I am holding it. It has a soft, silky shell and lining,
and it is super lightweight. I can not get over how
lightweight it actually is.
I received the Seaport color. I would consider this
to be a medium to dark blue-green color. I think
it is a beautiful color. The inner lining of the
jacket is a pale shade of blue-green that complements
the exterior shell color. I like the styling of the
Nano; it is not boxy or bulky. The Nano fits me perfectly
with just a little bit of extra room underneath to
wear a layer of moderate thickness or two thin layers.
The fabric care instruction tag inside the pullover
has the universal signs for fabric care and text
stating not to use fabric softener. The Nano should
be washed in water that is a maximum temperature
of 30 C (86 F) on a very mild wash setting, no bleach,
no iron, and tumble dry on low heat.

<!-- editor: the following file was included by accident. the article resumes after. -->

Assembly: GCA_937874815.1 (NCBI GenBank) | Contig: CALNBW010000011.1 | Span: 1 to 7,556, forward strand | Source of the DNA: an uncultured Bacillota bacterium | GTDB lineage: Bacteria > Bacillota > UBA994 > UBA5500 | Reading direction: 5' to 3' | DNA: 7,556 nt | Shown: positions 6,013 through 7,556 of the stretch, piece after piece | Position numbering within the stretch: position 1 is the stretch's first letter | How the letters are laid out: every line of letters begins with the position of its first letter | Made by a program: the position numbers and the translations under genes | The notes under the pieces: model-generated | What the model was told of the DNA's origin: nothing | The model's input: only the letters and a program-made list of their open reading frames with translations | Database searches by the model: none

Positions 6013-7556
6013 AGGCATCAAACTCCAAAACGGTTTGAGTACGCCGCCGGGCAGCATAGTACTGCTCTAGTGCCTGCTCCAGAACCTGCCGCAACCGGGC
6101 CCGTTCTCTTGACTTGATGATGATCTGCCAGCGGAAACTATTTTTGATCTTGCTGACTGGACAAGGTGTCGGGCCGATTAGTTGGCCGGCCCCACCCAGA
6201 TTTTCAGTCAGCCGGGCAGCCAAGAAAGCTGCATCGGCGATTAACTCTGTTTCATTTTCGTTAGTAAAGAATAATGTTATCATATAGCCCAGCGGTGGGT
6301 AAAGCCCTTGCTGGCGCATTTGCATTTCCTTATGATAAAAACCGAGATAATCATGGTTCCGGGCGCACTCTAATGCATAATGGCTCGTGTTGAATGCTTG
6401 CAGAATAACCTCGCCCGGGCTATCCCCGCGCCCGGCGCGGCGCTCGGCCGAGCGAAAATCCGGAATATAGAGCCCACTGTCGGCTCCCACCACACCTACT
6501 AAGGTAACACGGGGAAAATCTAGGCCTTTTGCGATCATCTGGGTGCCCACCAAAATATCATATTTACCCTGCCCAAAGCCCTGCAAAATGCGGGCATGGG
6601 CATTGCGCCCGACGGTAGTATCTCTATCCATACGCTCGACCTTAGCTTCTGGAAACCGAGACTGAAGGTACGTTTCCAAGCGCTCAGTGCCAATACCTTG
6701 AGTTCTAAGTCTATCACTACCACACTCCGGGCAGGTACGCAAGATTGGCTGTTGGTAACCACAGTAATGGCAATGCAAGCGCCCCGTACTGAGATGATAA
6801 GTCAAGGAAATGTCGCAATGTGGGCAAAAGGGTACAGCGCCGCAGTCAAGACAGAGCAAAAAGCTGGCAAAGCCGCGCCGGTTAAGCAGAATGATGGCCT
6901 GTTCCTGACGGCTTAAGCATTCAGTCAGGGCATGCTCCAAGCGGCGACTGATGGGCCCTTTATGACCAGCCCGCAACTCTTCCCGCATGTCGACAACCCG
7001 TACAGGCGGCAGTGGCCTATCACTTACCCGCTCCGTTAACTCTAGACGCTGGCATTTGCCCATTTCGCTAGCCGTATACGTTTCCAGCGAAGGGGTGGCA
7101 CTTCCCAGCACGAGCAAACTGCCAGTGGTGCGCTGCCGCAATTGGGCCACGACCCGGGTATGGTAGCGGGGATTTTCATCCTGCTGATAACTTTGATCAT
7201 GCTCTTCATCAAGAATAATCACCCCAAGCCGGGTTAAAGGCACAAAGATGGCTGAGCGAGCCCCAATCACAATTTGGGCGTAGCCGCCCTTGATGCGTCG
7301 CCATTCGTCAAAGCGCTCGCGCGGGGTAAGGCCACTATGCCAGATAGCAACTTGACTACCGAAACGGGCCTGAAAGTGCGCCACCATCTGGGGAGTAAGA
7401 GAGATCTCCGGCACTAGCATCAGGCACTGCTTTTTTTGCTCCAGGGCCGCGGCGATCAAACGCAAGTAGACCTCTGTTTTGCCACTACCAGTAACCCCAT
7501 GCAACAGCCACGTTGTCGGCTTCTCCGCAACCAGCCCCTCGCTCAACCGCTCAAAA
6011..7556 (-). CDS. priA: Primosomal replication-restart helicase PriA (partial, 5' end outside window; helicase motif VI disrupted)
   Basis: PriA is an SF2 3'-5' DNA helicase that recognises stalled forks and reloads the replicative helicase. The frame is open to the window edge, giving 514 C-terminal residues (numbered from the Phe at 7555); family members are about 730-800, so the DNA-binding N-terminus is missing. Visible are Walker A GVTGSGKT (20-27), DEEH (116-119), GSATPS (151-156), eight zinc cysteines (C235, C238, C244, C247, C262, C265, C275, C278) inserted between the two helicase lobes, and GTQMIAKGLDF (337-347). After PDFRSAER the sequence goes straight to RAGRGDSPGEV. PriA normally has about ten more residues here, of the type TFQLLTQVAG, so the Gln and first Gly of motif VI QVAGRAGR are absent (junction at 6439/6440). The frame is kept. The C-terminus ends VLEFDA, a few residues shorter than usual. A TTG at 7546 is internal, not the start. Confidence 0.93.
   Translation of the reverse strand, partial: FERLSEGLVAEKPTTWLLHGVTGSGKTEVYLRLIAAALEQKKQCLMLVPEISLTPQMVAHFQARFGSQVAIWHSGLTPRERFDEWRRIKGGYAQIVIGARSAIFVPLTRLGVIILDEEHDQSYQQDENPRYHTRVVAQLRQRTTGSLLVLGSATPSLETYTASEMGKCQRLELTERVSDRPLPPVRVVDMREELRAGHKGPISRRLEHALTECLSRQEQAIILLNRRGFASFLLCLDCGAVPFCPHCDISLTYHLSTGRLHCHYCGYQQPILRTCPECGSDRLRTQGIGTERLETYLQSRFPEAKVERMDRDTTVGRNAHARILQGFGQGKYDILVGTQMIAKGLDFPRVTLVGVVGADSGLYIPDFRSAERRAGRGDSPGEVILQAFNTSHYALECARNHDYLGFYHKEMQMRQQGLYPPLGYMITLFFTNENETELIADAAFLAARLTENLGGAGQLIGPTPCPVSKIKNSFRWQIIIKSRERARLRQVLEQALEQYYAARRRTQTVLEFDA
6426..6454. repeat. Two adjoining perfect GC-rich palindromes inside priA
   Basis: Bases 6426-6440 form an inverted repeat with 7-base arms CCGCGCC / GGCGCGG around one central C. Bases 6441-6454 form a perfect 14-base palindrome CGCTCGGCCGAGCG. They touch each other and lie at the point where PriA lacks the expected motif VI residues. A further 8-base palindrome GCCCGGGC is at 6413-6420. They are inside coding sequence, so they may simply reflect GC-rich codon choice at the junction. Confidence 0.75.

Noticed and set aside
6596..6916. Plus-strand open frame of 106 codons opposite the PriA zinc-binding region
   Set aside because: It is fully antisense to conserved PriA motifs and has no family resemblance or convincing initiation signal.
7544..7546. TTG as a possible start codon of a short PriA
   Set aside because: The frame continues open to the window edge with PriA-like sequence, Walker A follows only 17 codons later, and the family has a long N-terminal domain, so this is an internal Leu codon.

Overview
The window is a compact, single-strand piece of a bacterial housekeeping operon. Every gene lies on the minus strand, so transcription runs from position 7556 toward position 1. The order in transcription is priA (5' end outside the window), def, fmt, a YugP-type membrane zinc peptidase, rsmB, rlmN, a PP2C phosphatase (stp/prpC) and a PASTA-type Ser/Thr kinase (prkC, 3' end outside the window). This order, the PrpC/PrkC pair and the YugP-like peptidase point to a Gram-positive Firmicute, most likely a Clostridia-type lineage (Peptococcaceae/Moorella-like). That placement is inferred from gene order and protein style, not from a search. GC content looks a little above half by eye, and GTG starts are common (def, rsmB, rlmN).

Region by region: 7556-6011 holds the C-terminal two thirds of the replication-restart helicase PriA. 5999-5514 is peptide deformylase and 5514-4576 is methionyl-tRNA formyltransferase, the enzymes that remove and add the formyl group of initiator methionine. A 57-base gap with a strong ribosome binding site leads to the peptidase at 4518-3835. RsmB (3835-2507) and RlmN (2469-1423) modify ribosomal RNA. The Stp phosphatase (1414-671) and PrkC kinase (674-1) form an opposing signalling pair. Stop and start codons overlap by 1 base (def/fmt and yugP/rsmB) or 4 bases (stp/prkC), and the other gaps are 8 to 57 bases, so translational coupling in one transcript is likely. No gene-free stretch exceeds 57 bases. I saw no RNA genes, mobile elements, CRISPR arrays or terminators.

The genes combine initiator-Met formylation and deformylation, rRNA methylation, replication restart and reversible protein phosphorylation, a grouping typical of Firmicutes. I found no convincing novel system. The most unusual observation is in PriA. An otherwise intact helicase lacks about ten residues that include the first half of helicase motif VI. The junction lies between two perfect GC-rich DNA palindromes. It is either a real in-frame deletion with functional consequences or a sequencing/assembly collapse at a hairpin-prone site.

So far I am pleased with the Nano Puff. I have only
worn it one time on a windy, chilly afternoon while
rollerblading at the beach and I was comfortable
and warm. I have no complaints yet with this jacket.
But, I have yet to get it out into the field.
Mt. Woodson, California: The Nano
Puff was worn here while rock climbing and included
day-hiking, mild bushwhacking and belaying.
Mt. San Jacinto State Park, California: This
was a backpacking trip with clear skies and sunshine.
The high elevation was 9,000 ft (2,750 m).
The low temperature was 17 F (-8 C).
Bommer Canyon, California: The
Nano Puff was worn here for a full moon night hike
with clear skies. We hiked 3 miles (5 km). The
temperature was in the low 50's F (11 C).
Aliso Woods, Crystal Cove, Fullerton and
Whiting Ranch California: Here the Nano
Puff was worn before and sometimes after my mountain